Taylor gives Huskies diversity in backfield

UW football: Kendyl Taylor joins Bishop Sankey to give offense ground-game options

todd.dybas@thenewstribune.comOctober 4, 2012 

SEATTLE – When running back Jesse Callier got hurt in the first game of the season against San Diego State, a chunk of Washington’s playbook went down with him.

Replacing Chris Polk was a daunting enough task for the Huskies. Then, Deontae Cooper was again lost for the year with a knee injury. Losing Callier made filling Polk’s departure that much more difficult.

One solution to the running back issue showed up Sept. 27 against Stanford when freshman Kendyl Taylor lined up in the backfield for the first time. His workload was modest – four carries for 9 yards – but he picked up a first down on a third-and-short, and, more important, gives Washington options.

Callier was a capable receiver out of the backfield. The Huskies ran a lot of fly sweeps with him, and used him as the slithery counterpart to the blunt Polk.

Taylor appears to be moving into the same role.

The 5-foot-10, 200-pound freshman rushed for 558 yards on 68 carries his senior year at Hamilton High School in Chandler, Ariz., in addition to receiver duties there.

“(He) catches the ball very nicely out of the backfield,” running backs coach Joel Thomas said. “Has some elusiveness to him.”

UW coach Steve Sarkisian said he doesn’t mind if there is a distinct lead back, which Bishop Sankey currently is, or an approach by committee.

“Just whatever is best for our team,” Sarkisian said. “If we’ve got a lead back that can do that, that’s great. If we have to give guys multiple carries and balance it out, then that’s what we’ll do.”

Crucial for Washington is to show the running game is consistent. Sankey had a breakthrough game against Stanford when he ran for a career-high 144 yards on 20 carries. If his success continues, then Sarkisian can rely on play-action passes, as he has in the past, to loosen opposing defenses that have all been configured to keep Washington from passing efficiently.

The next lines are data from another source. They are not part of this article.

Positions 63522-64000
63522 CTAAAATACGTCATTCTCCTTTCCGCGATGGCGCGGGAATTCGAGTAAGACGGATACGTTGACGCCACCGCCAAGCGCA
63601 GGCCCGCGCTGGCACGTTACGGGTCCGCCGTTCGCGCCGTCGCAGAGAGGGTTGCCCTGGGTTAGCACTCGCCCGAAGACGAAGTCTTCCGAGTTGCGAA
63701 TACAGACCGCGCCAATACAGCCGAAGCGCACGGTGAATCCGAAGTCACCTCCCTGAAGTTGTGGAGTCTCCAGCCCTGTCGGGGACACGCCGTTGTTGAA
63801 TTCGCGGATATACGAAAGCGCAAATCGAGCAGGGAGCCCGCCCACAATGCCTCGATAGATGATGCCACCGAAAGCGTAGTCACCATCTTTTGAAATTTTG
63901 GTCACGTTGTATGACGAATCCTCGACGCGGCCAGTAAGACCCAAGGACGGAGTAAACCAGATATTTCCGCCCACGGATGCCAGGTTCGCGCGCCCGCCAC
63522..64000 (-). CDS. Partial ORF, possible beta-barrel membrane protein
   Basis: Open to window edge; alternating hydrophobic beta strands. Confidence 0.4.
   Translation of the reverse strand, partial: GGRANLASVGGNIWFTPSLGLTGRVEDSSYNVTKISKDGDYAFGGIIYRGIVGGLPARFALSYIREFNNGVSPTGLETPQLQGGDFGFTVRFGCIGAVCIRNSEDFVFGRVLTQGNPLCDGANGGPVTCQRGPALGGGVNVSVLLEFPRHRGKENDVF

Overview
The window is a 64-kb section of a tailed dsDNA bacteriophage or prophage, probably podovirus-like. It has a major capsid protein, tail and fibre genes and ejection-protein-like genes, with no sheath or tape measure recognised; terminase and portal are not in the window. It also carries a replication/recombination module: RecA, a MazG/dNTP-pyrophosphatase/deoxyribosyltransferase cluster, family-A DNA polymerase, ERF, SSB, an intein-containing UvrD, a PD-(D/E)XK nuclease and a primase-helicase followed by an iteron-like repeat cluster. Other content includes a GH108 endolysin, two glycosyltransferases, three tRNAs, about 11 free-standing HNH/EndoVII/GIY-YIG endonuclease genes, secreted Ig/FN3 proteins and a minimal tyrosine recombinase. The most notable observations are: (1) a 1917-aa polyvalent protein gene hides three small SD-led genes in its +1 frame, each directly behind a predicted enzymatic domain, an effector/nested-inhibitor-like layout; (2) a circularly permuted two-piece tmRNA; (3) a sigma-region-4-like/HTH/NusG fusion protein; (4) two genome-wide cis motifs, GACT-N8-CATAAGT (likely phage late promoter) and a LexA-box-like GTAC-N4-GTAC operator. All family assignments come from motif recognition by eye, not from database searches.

Keith Price made his first college start against Oregon at Autzen Stadium in 2010 when the Ducks were ranked No. 1. Price threw for 127 yards on 14-for-28 passing during the Ducks’ 53-16 romp over the Huskies.

Price said he doesn’t think about that start unless someone brings it up. But, he’s aware of the thunderous noise in Autzen.

“It was probably one of the loudest venues I played at,” Price said. “The atmosphere there is great and their fans are some of the best fans in college football. It’s just an exciting atmosphere.”

And, a winning one. Price is hopeful this will be Washington’s breakthrough after losing eight consecutive against the Ducks.

“We’re just going to take it like another game,” Price said. “We know that they have a really good team, and we know that we have a pretty good team, as well.”

Price said he was sore after taking several shots against Stanford, but nothing that lingered into this week.


The talk of rivalry between the schools has been predictably downplayed by each team’s coaches and players. The fans, however, are getting into it per usual.

“Players on both sides just take it as a game,” Oregon running back Kenjon Barber told The Oregonian. “But our fans get so into — so into it. Even going to Washington State last weekend (a game played in Seattle), we were getting middle fingers — just everything from the fans. The fans take it more to heart than we do.” … Oregon is a 24-point favorite, according to the Glantz-Culver line.

todd.dybas@thenewstribune.com blog.thenewstribune.com/uwsports @Todd_Dybas

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